Pass It On: Never Alone’s Cultural History

Hey buddy!

I was pretty excited about getting to discover the folklore of the Iñupiat people from coldest Alaska in Never Alone, tales and fables with such heavy metal names as Manslayer and the Rolling Heads. But the puzzle-platformer’s important for their own culture too, an elder explains in a new video. It’ll help them relate their tales and ideals to that most stubborn and aloof of beings: the Young Person.

Iñupiat elder Ron Brower explains that while their “historic knowledge” was passed down to his generation, it “has not bridged to the younger Xbox generation.” Enter video games:

“I think this should give them an insight as to the way Iñupiat think. We think quite differently because of our isolation and the kind of beliefs and self-sufficiency that we develop. I think it’s important: how to be independent, and how to think outside of the box, and how to be innovative.”

It helps that the game’s looking pretty flipping lovely. It’s one child’s trek through the snow and ice, accompanied by a fox, meeting all sorts of strange figures. The fox is playable as a co-op character too, if you fancy. The whole thing’s got a beautiful eerie vibe.

Never Alone’s being made by Upper One Games, a studio founded by a tribal council representing Alaska Native groups in a corner of Alaska. They’re planning to release it this autumn.

14 Comments

  1. Melody says:

    The concept and spirit behind this game was incredibly refreshing and uplifting to read (and hear) about. Which is weird, considering it’s about handing down traditions, which I generally dislike in other forms, but it’s a side of things that’s missing from the gamescape. I will probably buy it just because of that, even if it turns out to be bad.

    I hope it doesn’t get caught into another debate about their supposed pretentiousness just because they’re trying to say something with their game, like Tale Of Tales games do.

    • Ross Angus says:

      I agree. I was a little skeptical of the use of the culture, assuming it would be superficial, but it looks like there’s at least some community involvement.

      • Eight Rooks says:

        Well, the community started the project and set up the studio, so yeah, I’d think there would be some involvement. ;)

    • Eight Rooks says:

      The thing about any supposed pretentiousness is whether or not you like your games to Say Things, these guys are giving a fairly clear explanation of what parts of the game are supposed to say what, and why. I mean you could still probably argue they were over-reaching etc., etc., but they’re already defending themselves against any accusations of that sort much more thoroughly than most studios ever do.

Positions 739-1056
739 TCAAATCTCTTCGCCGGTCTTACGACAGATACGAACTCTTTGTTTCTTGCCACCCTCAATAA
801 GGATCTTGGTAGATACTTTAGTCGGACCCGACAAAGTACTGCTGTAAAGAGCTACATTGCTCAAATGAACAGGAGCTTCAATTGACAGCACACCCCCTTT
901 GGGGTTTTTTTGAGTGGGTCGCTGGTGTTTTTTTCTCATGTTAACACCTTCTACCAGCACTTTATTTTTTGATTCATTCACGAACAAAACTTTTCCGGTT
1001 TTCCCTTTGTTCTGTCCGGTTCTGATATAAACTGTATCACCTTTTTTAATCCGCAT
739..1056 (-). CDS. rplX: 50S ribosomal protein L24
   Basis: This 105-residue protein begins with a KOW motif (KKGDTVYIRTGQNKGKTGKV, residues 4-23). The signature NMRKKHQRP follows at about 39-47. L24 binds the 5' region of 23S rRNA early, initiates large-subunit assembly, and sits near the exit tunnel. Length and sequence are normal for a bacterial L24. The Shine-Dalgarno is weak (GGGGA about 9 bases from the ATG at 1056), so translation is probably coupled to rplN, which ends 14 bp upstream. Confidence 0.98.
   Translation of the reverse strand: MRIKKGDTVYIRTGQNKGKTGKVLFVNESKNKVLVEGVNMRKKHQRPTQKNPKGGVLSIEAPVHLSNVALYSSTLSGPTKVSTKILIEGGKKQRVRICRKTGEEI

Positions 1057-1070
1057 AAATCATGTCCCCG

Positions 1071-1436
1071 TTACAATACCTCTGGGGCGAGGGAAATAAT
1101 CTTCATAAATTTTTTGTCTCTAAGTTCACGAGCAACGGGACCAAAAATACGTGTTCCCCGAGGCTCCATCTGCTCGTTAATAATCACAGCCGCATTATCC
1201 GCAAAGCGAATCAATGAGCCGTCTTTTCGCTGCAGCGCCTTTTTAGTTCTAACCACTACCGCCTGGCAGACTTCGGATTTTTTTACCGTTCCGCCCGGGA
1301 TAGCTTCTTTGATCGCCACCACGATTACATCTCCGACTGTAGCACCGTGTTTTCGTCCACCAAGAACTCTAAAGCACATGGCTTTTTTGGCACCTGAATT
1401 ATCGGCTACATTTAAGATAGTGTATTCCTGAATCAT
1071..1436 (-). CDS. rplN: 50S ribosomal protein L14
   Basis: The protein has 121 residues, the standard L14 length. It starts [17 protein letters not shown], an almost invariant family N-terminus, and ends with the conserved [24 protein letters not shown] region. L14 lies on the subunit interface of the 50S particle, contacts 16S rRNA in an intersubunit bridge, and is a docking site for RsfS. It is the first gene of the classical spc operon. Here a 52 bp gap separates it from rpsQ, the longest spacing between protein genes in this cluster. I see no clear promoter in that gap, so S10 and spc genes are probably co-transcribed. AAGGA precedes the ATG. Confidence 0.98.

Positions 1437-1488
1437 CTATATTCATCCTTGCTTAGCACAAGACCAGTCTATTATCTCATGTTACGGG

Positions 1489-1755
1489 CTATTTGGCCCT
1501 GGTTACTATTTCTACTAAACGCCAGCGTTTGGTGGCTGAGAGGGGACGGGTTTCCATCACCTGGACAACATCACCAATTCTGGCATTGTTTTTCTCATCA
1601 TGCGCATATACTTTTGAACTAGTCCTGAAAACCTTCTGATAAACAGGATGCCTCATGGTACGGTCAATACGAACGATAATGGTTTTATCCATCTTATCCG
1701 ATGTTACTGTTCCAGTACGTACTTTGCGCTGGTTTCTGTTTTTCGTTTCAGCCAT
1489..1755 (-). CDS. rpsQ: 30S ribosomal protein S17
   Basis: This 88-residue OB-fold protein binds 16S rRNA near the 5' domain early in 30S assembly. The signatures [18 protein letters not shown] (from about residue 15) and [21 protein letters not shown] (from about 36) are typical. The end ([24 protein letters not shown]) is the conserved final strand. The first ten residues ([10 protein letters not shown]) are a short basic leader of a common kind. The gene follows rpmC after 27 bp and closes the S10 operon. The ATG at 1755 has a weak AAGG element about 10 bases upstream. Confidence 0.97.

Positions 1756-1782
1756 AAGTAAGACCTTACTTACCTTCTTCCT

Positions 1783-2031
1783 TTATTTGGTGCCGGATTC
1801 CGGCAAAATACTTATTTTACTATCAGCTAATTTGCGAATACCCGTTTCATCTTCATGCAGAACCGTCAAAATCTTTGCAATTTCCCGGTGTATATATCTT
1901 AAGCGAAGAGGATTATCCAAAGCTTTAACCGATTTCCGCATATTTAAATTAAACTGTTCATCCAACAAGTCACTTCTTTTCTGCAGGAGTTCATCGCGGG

• Utsunomiya says:

      I don’t know, lately I’d really like games’ auteurs to at least “pretend” they’re about something.
      Instead of making yet another shoot-bullets-at-faces game thing with nothing to say.

      Although I do recognise that these messages can easily be ham-fisted, or banal, or whatever, but at least it’s a step up. We’ll work it out from there!

      • Darth Gangrel says:

        On the contrary, I often feel like there is a big amount of prestige in pretending that your game isn’t just a bunch of game mechanics that’s been done a thousand times before. “We have this rich universe and amazing lore that tells a compelling story” they all say and I’m like “Umm, what? Can you be more pretentious?”. Ambition is fine, but don’t act like your game is a masterpiece in every possible way. I look forward to a time when game developers can sometimes admit that they’re *not* doing anything other than a game that is fun.

        • JFS says:

          Such an attitude isn’t exactly mainstream in music, film or literature, so I wouldn’t count on it happening in games anytime soon.

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          SuddenSight says:

          This kind of thing cuts both ways. I know of plenty of examples where the developers took a boring old shooty-face game and wove a web of PR buzz around it’s supposed “meaning,” but I also get annoyed at developers who try to wipe away any critique of the setting or the story by saying “its just a game.”

          I want every developer to spend some time thinking about how their game fits into modern society, but I don’t want them to let their artistic aspirations over-inflate their ego.

  2. padger says:

    Games really are incredible this year. Even if I don’t have time to play them all.

  3. Donjo says:

    Very excited for this :) Maybe Never Alone could be part of a further development in how games can be used as cultural tools.

  4. charmed23 says:

    for sure bookmarking this game. I’m excited!